This awareness, by companies, that a well-thought out ECM system is a necessity, is truly excellent. But Alfresco’s white paper raises some good points…users are, more and more, disconnected from the Enterprise. They work anywhere, at any time, on any device. And there are still concerns (rightly, or wrongly) about content “in the cloud”.

Another excellent point that the white paper makes is something that I have had many long discussions on, at my current place of employment (and which is worthy of a separate blog post). This is with regards to the social content, and conversations, that are now trying to be fostered (see the above paragraphs). These often contain valuable tacit knowledge, or are artefacts that companies don’t want to lose.

Traditional ECM is not sufficiently capable of accommodating this new user behaviour, the extended enterprise, or social content. And even Microsoft’s SharePoint, now considered one of the latest members of the “ECM club”, is lacking.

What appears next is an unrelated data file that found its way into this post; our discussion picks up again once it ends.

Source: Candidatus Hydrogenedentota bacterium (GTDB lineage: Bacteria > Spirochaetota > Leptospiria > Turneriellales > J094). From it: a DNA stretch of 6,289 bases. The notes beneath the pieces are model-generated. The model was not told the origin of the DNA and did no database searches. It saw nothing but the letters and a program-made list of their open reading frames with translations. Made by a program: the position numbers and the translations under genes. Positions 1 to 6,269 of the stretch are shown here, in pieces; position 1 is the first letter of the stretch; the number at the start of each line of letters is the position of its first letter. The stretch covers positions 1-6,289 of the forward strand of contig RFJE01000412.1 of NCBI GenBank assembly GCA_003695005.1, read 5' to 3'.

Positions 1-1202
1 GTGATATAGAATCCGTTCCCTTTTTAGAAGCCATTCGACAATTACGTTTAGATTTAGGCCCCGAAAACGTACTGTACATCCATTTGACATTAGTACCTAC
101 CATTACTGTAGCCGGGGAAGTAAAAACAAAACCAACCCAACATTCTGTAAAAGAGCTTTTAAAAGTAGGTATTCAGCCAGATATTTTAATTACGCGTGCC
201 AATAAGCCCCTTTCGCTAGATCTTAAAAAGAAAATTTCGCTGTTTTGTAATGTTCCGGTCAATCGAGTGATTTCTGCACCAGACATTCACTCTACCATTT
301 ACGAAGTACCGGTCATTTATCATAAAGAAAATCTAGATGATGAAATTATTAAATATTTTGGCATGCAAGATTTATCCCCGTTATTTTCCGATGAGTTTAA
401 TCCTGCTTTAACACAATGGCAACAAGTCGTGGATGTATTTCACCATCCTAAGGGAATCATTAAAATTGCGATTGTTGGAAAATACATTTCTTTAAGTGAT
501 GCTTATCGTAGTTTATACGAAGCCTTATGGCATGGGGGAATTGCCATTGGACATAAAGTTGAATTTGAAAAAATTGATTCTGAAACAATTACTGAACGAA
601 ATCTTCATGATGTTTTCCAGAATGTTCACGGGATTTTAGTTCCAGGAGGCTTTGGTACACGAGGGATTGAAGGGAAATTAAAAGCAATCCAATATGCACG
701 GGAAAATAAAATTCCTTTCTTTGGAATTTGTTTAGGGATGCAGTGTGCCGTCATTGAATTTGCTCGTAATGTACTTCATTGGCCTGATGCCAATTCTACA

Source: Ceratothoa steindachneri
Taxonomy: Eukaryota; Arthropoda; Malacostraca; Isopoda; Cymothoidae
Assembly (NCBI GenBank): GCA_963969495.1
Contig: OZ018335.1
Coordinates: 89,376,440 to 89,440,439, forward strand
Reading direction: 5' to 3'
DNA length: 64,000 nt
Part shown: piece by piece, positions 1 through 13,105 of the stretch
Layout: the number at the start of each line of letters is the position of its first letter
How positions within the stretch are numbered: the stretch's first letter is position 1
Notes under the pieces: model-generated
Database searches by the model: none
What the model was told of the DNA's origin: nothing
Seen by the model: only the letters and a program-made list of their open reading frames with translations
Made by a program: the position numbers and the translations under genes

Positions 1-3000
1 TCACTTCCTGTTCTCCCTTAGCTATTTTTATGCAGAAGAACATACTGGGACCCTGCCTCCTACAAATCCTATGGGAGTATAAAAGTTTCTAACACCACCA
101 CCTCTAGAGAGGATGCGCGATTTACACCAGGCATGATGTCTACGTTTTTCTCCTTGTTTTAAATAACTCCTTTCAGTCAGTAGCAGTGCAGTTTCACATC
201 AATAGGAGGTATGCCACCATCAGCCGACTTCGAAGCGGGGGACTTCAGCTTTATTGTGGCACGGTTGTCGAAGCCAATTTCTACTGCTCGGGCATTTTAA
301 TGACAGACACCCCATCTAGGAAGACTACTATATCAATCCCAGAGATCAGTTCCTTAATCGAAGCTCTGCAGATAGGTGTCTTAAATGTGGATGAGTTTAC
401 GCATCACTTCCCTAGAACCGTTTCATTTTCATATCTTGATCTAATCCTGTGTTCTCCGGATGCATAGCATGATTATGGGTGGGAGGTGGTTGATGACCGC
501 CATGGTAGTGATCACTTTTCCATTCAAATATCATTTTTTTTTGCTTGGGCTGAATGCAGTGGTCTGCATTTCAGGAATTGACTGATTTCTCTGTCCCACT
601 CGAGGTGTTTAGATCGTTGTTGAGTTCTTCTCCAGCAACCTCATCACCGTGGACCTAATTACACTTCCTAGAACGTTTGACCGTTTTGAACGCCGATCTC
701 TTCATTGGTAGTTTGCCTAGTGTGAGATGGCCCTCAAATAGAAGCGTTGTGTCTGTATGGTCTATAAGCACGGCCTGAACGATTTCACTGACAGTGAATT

Naturally, Alfresco’s white paper is a pitch for its own product. I do not have a problem with that. They raise some valid points, and their solution looks like it could have potential. I do want to look into it further though, and assess whether their solution is the “one”.

If you want to read about their offering that they claim meets the challenges of the new ways of working, as well as some other great insight to this area by, refer to the links below.

Information Foraging, or the confessions of an "Informavore"

foragingThe following has been taken,unashamedly, from Wikipedia… I openly admit it. I just love their article on Information foraging

Information foraging

Information foraging is a theory that applies the ideas from optimal foraging theory to understand how human users search for information. The theory is based on the assumption that, when searching for information, humans use “built-in” foraging mechanisms that evolved to help our animal ancestors find food. Importantly, better understanding of human search behaviour can improve the usability of websites or any other user interface.

History of the theory

In the 1970s optimal foraging theory was developed by anthropologists and ecologists to explain how animals hunt for food. It suggested that the eating habits of animals revolve around maximizing energy intake over a given amount of time. For every predator, certain prey are worth pursuing, while others would result in a net loss of energy.